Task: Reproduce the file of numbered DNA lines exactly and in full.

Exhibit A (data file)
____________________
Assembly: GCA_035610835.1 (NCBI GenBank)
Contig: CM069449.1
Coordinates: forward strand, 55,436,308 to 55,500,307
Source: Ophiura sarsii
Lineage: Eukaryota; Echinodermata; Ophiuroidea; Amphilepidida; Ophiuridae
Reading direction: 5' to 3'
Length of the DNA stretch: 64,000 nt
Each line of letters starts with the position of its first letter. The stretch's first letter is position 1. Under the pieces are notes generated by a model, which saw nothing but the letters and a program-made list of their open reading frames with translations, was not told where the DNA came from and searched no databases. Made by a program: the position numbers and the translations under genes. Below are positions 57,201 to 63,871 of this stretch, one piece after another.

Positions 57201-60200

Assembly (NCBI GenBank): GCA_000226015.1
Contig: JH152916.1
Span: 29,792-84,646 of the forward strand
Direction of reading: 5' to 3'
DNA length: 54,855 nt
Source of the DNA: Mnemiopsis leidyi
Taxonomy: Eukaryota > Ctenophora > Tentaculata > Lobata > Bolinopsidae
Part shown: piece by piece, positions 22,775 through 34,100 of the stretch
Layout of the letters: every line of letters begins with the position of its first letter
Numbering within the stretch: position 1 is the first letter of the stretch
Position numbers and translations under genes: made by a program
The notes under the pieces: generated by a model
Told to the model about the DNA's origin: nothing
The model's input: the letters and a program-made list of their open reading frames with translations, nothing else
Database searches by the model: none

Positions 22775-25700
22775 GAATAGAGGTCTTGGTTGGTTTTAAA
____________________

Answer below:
Assembly: GCA_035610835.1 (NCBI GenBank)
Contig: CM069449.1
Coordinates: forward strand, 55,436,308 to 55,500,307
Source: Ophiura sarsii
Lineage: Eukaryota; Echinodermata; Ophiuroidea; Amphilepidida; Ophiuridae
Reading direction: 5' to 3'
Length of the DNA stretch: 64,000 nt
Each line of letters starts with the position of its first letter. The stretch's first letter is position 1. Under the pieces are notes generated by a model, which saw nothing but the letters and a program-made list of their open reading frames with translations, was not told where the DNA came from and searched no databases. Made by a program: the position numbers and the translations under genes. Below are positions 57,201 to 63,871 of this stretch, one piece after another.

Positions 57201-60200

Assembly (NCBI GenBank): GCA_000226015.1
Contig: JH152916.1
Span: 29,792-84,646 of the forward strand
Direction of reading: 5' to 3'
DNA length: 54,855 nt
Source of the DNA: Mnemiopsis leidyi
Taxonomy: Eukaryota > Ctenophora > Tentaculata > Lobata > Bolinopsidae
Part shown: piece by piece, positions 22,775 through 34,100 of the stretch
Layout of the letters: every line of letters begins with the position of its first letter
Numbering within the stretch: position 1 is the first letter of the stretch
Position numbers and translations under genes: made by a program
The notes under the pieces: generated by a model
Told to the model about the DNA's origin: nothing
The model's input: the letters and a program-made list of their open reading frames with translations, nothing else
Database searches by the model: none

Positions 22775-25700
22775 GAATAGAGGTCTTGGTTGGTTTTAAA